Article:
They even had a cabin Aunt Marie and Uncle Gene up in Kyburz, the mountains and that day when I was eight we drove into the first snow of my life. I told them it was beautiful so beautiful and Thank you for inviting me. I was too polite to mention my concern for the chicken, the crate tied to the top of the car & how it must be so cold out there, all those flakes & the wind blowing in its blinking eyes. That afternoon I flung myself in joy all over their white yard falling without feeling pain, leaving my body all over the place As the bright sky started going down, Aunt Marie the chicken cradled in her arm came to the stump I leaned on & said Back off, Katrinka, it's time. And the axe in her other hand moved fast and it happened, really, in one fell swoop, the head on the ground, one astonished eye blinking. Its little beak opened and closed, opened and closed without a sound. And the body ran round in circles, and blood flew everywhere, turning paler & paler as it sank into the snow. ~ Later, Uncle Gene came to me carrying a large pot. He said If you want to see some magic help me fill this with snow and I will turn it into rice for dinner. Well it happened. The windows were steamed from that black stove cooking and I was really hungry when they came with the food- the best fried chicken ever on this earth and a miracle: white rice piled in a deep blue bowl. That night I had two thoughts that frightened me. One: the dead do not die exactly when you kill them, and two: God might have made a mistake putting all the starving children so far away, and here where you are practically alone, all this snow. So much good food. (first appeared in Reed Magazine)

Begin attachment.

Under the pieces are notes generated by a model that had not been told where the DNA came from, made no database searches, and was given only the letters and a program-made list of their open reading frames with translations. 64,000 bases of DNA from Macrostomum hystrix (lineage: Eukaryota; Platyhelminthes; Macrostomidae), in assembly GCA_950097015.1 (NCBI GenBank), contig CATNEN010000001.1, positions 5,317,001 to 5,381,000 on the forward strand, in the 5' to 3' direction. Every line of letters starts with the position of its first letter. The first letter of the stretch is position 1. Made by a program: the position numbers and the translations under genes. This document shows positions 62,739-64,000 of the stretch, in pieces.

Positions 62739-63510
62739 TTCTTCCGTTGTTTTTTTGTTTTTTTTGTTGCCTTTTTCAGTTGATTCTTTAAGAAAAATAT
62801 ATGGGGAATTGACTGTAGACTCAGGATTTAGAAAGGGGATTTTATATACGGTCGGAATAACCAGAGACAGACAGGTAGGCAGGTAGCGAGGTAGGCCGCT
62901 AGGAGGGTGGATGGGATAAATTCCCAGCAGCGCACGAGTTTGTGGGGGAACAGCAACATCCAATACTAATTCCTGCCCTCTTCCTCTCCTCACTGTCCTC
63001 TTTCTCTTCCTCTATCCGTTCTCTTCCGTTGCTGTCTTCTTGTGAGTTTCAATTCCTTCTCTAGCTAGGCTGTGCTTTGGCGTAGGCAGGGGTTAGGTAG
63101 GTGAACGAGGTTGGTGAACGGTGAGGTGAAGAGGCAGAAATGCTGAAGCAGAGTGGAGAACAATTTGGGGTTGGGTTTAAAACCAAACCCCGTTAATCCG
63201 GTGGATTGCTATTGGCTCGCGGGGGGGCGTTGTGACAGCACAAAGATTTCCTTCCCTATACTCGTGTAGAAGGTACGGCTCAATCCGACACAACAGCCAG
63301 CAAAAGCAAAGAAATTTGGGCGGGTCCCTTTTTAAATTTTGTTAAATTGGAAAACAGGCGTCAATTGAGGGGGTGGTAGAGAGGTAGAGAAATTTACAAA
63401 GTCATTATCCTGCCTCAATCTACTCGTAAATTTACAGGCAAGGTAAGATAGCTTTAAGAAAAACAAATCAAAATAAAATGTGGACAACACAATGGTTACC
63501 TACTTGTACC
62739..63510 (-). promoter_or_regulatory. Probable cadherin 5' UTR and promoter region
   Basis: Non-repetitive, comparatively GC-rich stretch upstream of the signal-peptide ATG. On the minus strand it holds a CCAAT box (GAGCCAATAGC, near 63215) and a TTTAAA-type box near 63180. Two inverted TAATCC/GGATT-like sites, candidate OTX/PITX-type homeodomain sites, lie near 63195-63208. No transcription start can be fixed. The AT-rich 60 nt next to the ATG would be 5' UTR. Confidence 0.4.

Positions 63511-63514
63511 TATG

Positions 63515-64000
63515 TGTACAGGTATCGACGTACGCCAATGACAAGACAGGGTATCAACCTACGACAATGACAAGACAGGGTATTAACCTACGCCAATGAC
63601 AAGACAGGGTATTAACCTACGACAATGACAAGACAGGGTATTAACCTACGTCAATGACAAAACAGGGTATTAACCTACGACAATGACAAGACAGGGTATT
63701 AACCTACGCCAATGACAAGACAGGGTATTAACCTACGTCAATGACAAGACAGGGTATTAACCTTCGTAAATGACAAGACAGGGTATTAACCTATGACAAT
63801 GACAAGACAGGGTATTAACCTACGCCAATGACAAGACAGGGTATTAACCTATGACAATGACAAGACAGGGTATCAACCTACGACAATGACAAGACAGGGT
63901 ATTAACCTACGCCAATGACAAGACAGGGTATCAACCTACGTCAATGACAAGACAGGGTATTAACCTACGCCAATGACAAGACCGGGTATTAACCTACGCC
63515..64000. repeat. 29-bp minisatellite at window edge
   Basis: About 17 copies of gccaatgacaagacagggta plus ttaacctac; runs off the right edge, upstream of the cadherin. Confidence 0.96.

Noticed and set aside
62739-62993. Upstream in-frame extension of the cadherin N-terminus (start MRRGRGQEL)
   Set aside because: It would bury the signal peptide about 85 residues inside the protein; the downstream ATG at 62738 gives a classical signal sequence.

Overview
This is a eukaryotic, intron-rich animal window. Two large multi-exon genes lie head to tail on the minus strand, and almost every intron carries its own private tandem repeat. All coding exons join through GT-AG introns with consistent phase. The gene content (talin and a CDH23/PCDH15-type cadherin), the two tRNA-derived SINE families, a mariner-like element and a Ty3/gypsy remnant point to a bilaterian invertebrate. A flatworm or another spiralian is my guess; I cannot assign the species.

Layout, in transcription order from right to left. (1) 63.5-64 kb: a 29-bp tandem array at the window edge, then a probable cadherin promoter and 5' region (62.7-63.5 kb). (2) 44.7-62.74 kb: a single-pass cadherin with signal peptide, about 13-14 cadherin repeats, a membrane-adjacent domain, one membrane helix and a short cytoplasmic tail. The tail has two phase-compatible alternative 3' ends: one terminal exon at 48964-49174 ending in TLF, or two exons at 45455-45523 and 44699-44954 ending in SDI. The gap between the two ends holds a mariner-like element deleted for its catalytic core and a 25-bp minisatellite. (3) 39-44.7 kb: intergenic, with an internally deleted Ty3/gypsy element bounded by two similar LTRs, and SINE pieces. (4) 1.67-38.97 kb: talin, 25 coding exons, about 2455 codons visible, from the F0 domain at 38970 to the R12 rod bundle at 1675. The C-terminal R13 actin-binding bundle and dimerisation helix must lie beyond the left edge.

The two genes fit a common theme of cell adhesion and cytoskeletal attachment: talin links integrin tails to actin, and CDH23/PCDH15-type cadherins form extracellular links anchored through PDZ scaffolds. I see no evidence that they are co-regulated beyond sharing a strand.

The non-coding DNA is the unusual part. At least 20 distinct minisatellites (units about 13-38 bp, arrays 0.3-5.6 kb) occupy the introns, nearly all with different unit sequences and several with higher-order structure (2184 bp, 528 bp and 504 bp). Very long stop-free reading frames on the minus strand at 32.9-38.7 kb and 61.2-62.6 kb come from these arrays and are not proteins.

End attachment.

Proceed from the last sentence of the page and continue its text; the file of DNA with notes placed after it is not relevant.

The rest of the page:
Kathleen Lynch writes poetry, fiction, and essays. She currently lives in the San Francisco Bay area where she serves on the Advisory Board of the Center for Literary Arts at San Jose State University.